As a child growing up in a traditional community in Israel, I looked forward this time of the year. Every year when the month of Elul arrived, I would wake up early in the morning to the sound of the shofar (ram’s horn). In traditional Jewish communities, the custom of getting up early, hearing the shofar and praying are central to the month of Elul, the month preceding the High Holidays that mark the beginning of the Jewish New Year. In Jewish tradition, the month of Elul is dedicated to spiritual preparation for the High Holidays through self-reflection and self-improvement.
As an adult, I no longer wake up early in the morning to hear the shofar blasts during Elul. It’s all too easy to miss out on taking the time to pause, look back on the year that is about to end and think about what I’d like for the year to come. The special prayers for this time of the year are called Selichot, which literally means “forgiveness.” Traditional services are dedicated to soul searching and asking for forgiveness from G-d.
With Jewish practice at the OFJCC, we don’t just follow tradition; we embrace innovation and evolution. And although the traditional custom of Selichot focuses on the relationship between man and G-d, we’re also encouraged to focus on the relationships with those around us. Whether or not G-d is not a part of your spiritual life, you can transform the traditional Selichot ritual into one of reflection on your relationships with others and asking for forgiveness if they have been mistreated or hurt. It may also be a good time to forgive yourself for areas where you feel you have been too critical and take some time to care for yourself.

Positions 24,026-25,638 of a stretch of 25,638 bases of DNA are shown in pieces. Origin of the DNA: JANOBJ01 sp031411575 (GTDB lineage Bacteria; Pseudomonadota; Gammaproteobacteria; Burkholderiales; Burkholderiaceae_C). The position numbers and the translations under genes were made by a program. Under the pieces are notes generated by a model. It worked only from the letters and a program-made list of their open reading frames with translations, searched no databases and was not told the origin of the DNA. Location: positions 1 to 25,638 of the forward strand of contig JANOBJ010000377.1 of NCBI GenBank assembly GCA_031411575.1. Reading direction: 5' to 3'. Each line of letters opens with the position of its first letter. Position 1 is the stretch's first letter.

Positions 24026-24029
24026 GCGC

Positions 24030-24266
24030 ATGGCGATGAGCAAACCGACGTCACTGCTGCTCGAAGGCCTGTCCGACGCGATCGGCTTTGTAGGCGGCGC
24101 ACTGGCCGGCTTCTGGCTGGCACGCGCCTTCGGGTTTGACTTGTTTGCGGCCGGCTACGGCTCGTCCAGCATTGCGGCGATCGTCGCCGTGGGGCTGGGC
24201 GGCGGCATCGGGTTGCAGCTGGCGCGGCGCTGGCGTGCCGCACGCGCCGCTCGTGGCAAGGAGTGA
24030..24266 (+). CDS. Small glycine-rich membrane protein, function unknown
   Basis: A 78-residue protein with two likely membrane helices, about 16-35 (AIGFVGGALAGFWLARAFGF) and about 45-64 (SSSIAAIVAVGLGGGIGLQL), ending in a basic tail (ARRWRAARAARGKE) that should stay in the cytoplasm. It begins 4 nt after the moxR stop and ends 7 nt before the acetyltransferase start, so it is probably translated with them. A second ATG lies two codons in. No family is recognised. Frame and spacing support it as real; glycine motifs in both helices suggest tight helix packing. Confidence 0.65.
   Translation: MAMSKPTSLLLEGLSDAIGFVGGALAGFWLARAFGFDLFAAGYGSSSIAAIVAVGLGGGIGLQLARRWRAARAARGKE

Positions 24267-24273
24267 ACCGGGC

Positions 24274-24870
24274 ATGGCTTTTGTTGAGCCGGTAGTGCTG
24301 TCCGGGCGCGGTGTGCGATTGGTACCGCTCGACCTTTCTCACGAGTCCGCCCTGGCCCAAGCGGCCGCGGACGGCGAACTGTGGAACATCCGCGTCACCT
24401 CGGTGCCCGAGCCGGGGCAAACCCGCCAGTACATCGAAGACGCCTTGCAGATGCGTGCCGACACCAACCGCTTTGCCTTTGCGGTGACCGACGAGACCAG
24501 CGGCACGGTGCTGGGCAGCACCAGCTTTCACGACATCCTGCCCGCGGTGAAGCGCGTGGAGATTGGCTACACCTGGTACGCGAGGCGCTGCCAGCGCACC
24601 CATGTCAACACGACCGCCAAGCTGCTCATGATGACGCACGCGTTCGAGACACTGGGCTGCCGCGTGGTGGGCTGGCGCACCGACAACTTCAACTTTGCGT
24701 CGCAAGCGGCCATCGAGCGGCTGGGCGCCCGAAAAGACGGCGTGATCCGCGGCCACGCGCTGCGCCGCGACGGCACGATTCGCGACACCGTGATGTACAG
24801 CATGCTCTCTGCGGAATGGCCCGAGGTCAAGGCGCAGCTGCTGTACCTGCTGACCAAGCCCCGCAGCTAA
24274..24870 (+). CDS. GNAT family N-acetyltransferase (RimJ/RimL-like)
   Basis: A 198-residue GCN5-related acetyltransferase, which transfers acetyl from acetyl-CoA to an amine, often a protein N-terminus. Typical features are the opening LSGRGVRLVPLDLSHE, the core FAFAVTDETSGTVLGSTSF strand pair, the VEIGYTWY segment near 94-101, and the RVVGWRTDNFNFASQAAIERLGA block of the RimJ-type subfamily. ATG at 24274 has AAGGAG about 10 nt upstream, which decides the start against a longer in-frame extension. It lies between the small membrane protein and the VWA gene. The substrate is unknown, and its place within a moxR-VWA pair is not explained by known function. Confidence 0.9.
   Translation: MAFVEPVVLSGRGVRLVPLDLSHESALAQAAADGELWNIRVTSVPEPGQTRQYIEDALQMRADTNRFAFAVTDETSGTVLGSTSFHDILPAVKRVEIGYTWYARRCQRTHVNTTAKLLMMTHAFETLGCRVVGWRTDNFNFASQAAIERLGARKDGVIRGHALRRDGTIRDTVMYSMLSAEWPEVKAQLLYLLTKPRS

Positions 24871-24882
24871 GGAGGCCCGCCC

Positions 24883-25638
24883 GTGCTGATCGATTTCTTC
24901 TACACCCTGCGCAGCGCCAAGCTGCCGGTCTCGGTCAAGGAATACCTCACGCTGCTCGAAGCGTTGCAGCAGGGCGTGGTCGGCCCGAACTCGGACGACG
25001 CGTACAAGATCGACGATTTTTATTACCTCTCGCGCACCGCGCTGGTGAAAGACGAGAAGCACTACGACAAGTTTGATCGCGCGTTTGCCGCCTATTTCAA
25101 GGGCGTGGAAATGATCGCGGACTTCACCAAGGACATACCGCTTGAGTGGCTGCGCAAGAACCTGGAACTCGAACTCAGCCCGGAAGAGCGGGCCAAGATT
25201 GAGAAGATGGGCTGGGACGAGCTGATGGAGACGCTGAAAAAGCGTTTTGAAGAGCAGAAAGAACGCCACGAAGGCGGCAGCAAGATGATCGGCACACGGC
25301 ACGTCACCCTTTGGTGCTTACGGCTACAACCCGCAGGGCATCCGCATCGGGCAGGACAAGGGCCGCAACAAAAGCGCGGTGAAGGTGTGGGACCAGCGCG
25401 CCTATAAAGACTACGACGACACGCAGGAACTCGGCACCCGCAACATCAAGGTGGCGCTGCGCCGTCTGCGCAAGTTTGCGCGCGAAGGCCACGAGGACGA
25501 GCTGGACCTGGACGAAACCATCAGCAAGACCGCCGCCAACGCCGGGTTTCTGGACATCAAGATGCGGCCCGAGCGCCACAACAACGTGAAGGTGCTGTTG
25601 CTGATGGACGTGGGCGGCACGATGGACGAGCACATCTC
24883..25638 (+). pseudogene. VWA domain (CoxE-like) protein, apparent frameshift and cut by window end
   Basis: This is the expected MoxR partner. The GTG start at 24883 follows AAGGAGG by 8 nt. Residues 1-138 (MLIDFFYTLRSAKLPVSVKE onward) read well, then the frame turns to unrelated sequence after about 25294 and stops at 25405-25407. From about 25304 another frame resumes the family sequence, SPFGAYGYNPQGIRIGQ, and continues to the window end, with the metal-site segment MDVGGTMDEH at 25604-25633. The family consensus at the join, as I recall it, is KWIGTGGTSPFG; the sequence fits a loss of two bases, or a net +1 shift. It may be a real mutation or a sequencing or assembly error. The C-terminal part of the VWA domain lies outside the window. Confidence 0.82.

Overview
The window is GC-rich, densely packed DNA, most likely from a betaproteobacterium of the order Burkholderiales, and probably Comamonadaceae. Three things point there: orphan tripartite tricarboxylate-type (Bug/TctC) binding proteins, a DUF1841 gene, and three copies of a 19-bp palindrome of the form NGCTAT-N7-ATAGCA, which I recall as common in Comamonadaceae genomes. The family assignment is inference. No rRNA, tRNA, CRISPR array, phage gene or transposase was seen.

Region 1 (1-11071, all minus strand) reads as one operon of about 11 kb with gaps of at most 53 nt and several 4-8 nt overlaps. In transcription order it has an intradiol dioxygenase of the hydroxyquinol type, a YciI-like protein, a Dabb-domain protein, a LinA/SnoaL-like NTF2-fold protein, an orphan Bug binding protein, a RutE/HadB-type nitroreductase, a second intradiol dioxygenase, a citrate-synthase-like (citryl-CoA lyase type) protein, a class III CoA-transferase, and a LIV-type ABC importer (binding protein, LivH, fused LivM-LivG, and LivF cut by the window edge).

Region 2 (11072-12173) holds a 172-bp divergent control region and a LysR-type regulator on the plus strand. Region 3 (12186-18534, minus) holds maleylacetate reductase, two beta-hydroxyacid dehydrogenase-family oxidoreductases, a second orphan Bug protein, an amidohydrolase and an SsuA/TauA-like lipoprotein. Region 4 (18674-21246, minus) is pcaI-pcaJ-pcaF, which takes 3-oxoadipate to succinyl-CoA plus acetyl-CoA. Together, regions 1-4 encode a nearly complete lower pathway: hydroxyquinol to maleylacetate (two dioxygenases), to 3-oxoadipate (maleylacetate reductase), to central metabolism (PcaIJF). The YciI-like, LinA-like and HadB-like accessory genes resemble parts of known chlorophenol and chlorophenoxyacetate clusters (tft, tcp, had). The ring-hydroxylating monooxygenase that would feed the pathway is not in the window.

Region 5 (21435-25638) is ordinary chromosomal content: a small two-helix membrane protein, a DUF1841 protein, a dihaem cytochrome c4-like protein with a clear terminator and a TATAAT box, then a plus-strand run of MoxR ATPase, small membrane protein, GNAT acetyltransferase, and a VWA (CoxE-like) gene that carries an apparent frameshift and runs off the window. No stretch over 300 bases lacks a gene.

A meaningful way to prepare for the new year and begin a better year is to follow the Jewish value of focusing on others, completing tikkun olam (social change) and making ourselves and the world better.
To get the most out of this special time of the year, I invite you to join us for Elul at the OFJCC, a rich program of lectures and workshops that help us reflect, get into the spirit of the holidays and simply take a moment for ourselves. We’ll have innovative musicians, a “text and texture” ceramics class, a taste of Mussar and more. Nourish Café will be offering Rosh Hashanah-inspired foods, the yoga room will have quote cards with inspiring words and there will be a “cave of silence” for these who wish to breathe, meditate and pause for a moment out of our busy lives.
As a child in Israel, I woke up early every morning during Elul to hear the shofar’s call. As an adult, I no longer do this. While our ways of observing this time of year may change throughout our lives, I believe that the clarion call for personal reflection, engagement and self-care can still be part of our Elul ritual.
Wishing everyone a meaningful Elul month and a wonderful new year.